1. Hi, no I haven’t 🙂 There are so many brands out there. Both brands you mention score well on EWG Skindeep. Good find!

  11. Hello, so I am pretty new to “safe/ organic makeups” and I just started my research and found a site called “Nudiskin Cosmetics” (www.nudiskin.com) and they have a powder foundation that is titanium dioxide and mica free. Do you know anything about this brand and if it has any other ingredients that are potentially harmful? Has anyone reading my comment tried this product? I have sensitive combo skin that tends to break out with anything I put on it which is why I want to make the switch to something natural and non-harmful.

    1. Hi Brittany, I haven’t heard of this brand, and couldn’t find it on EWG Skindeep either. I presume they’re new, then?

      If your skin is particularly sensitive and “reactive”, you’re best advised to find What Exactly triggers the reactions – food? skincare ingredients? sun rays? fragrance? – before you invest in new skincare and cosmetics. This would be like gambling, really. But I applaud you for considering organics! Also think about using the EWG Skindeep database (it’s for the USA and Canada; for Europe there are others, I’m not quite sure where you’re based) to check all your products beyond the packaging promises 😉

    2. Hi, Have you thought about making your own cosmetics? There are some great recipes out there using arrowroot powder, cacao powder for color, and some other optional ingredients. I’m just starting my journey making my own foundation, blush, eyeliner and eyeshadows. It is so much cheaper than buying one ounce of foundation for $50!!! The great thing is most of the ingredients are edible so completely safe for the skin too!!

      1. I would argue re “completely safe”, since you never know where an allergy hits (just an example: cinnamon in an eye shadow powder would probably be my ER ticket), but I know absolutely what you mean 🙂

        And no, I haven’t tried to blend any colour cosmetics yet. I’m making my own perfumes, hair masks and herbal shampoos though, because there’t not a *single* shampoo out there that suits my needs.

        1. Yeah, I hear you. For those that are really sensitive to numerous things it makes it really hard. My thought is you know exactly what you are mixing together instead of buying something with ingredients that you can’t pronounce!!! I’ll let you know how my mixtures come out!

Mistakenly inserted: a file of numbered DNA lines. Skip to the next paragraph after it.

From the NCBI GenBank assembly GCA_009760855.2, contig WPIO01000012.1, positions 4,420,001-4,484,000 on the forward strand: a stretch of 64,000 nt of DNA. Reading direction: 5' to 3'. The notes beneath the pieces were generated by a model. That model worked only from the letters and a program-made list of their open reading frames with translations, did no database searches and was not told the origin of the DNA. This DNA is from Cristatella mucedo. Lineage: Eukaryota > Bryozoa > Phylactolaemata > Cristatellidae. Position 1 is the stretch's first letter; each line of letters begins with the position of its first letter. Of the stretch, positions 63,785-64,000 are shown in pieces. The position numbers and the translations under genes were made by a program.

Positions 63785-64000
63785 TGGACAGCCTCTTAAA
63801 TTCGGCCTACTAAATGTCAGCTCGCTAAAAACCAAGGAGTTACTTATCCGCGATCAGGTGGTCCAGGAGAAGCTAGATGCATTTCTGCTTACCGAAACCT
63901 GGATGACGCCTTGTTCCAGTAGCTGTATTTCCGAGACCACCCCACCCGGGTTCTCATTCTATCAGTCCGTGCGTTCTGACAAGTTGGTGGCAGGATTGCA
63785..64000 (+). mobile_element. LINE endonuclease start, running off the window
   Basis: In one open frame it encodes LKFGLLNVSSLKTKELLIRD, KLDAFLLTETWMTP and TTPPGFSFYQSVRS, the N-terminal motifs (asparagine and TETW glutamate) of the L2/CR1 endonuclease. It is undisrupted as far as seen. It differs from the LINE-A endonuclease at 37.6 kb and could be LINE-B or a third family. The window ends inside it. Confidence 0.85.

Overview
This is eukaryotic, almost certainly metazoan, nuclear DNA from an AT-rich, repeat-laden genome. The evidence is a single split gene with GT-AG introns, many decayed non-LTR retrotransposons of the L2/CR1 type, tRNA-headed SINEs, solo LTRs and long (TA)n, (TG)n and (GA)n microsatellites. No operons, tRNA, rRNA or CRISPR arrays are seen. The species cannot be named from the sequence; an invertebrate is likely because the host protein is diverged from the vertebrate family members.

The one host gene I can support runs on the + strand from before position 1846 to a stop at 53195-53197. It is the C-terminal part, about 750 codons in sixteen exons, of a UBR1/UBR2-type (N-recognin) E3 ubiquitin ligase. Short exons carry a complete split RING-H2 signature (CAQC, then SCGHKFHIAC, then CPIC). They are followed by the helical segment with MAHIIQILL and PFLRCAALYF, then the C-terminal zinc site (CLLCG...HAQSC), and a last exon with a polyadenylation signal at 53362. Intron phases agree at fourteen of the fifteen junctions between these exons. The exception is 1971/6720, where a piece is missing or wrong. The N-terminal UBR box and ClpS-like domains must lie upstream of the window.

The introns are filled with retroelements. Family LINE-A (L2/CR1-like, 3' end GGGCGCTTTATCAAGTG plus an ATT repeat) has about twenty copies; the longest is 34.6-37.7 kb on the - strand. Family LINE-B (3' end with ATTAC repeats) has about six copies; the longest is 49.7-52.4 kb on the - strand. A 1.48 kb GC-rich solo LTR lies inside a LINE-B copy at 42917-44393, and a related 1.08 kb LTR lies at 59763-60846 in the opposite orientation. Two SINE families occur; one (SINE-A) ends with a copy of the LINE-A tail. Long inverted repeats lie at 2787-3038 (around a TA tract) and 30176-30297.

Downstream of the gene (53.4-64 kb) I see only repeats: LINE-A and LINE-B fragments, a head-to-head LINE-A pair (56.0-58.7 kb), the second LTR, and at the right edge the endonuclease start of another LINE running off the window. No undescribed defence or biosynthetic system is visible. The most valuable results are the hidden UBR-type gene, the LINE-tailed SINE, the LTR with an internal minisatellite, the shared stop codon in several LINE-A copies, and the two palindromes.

1. You make your own perfumes? Are they available or can you direct me to instructions? I’ve just started delving into this topic! Thank you sooooooo much! 🙂

    3. I recently tried the makeup from Nudiskin Cosmetics and I’m in love with it. I’m sensitive to Mica and decided to try both of their formulas, the mica free and their titanium dioxide and mica free. Before ordering I checked the ingredients against the EWG database and all the ingredients were found safe. Once I tried the makeup on my skin, right away i noticed that I didn’t even feel like I had makeup on. The mica free foundation seems to have slightly more coverage than the titanium dioxide and mica free foundation. I have been using the foundation that does not have mica or titanium dioxide more often and I don’t know if it’s because the foundation is so “clean” or if it’s because they include aloe vera in their foundation but I have not had any irritation on my skin and I find that the little bumps that I usually get on my forehead are going away. So far I am really liking their makeup and definitely recommend it.

  12. Hello
    Thanks for your effort!
    I noticed some ingredients are okay when in liquid foundation for example and not good as a powder and vice versa ..can you make a list please?

    1. Hi dear Anonymous 🙂 I haven’t heard of this particular brand, but their EWG Skindeep ratings are pretty good and a (quick) ingredient check of the products on their website leaves me very impressed. Thank you for the suggestion, I will definitely take my time to evaluate.

  13. What do you think of epic mineral cosmetics?
    and how about the ingredient ultramarine blue and boron nitride?
    Thank you very much!

    1. I’ve not used epic cosmetics yet; in the EU CI 77007 (ultramarine pigment allowed for use in the EU) and Boron nitride are considered safe at the moment. The EWG Skindeep database considers BN safe but – interestingly – rates ultramarines 1-4 and lists several concerns as well.
      What are your specific concerns about these two ingredients?

      1. Thank you very much for your quick reply!
        The reason I am asking as Epic Cosmetics states that their products may contain ultramarine and/or boron nitride.
        Like you I say I am a bit concerned about these ingredients looking at the information of the EWG skindeep database.
        I emailed Epic Cosmetics asking them which products do contain ultra marine/boron nitride.
        And I asked them as well about their iron oxides in the products

        What do you think of the brand Rejuva Minerals?
        Their raspberry blush does not contain mica, ultramarine, titanium dioxide. Their conceiler does contain boron nutride but they say its from a natural mineral.

        Right now I use Au naturale cosmetics. I am quite satisfied with it, buttt it does contain mica..
        I am considering switching to Epic, but first waiting if they have ultramarine free products! As I think mica and ultra marine are both not nice!

        Very confusing all of this and a lot of research and research!